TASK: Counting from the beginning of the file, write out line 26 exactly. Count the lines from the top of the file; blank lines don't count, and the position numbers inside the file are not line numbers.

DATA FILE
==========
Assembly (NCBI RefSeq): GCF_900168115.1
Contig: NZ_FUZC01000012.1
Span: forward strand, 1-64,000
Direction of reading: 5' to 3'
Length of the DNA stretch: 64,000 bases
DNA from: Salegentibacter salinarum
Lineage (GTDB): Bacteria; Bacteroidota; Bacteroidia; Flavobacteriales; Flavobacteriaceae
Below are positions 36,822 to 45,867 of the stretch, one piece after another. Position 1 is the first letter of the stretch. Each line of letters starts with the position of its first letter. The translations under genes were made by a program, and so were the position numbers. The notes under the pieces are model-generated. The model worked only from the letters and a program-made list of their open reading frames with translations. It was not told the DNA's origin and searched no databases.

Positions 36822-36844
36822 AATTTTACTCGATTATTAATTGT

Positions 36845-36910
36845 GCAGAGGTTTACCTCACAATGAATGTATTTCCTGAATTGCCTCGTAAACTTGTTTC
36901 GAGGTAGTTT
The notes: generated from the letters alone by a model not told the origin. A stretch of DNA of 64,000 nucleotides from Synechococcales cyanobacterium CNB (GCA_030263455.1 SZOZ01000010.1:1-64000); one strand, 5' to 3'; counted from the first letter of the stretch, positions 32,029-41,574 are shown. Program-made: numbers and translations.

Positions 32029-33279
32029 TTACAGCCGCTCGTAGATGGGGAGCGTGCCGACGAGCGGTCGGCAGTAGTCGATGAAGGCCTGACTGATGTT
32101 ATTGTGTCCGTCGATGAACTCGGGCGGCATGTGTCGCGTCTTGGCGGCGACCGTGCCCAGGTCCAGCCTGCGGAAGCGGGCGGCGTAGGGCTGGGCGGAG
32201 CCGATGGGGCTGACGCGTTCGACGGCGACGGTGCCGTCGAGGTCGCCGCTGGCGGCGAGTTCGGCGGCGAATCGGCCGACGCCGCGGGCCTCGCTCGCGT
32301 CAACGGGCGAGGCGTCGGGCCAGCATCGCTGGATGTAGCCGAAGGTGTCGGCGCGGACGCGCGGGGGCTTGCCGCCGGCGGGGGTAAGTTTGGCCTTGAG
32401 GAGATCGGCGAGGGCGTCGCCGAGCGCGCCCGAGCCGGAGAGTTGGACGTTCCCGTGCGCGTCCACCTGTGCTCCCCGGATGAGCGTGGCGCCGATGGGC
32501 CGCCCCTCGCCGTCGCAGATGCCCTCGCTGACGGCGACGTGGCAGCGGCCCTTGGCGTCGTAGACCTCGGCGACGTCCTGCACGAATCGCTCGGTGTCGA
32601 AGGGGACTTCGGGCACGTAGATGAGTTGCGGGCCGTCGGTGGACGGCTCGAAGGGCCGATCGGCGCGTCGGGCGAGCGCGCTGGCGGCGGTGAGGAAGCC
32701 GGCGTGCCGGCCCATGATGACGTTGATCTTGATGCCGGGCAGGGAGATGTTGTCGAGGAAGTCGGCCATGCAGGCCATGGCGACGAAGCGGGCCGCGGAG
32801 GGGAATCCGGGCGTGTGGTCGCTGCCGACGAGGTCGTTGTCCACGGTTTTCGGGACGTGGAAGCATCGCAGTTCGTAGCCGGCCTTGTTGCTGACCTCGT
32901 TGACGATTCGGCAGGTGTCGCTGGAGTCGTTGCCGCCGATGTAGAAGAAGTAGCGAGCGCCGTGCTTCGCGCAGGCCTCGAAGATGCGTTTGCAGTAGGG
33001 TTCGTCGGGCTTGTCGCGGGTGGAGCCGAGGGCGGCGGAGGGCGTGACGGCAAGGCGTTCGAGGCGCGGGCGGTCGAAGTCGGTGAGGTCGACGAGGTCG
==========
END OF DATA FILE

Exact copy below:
33001 TTCGTCGGGCTTGTCGCGGGTGGAGCCGAGGGCGGCGGAGGGCGTGACGGCAAGGCGTTCGAGGCGCGGGCGGTCGAAGTCGGTGAGGTCGACGAGGTCG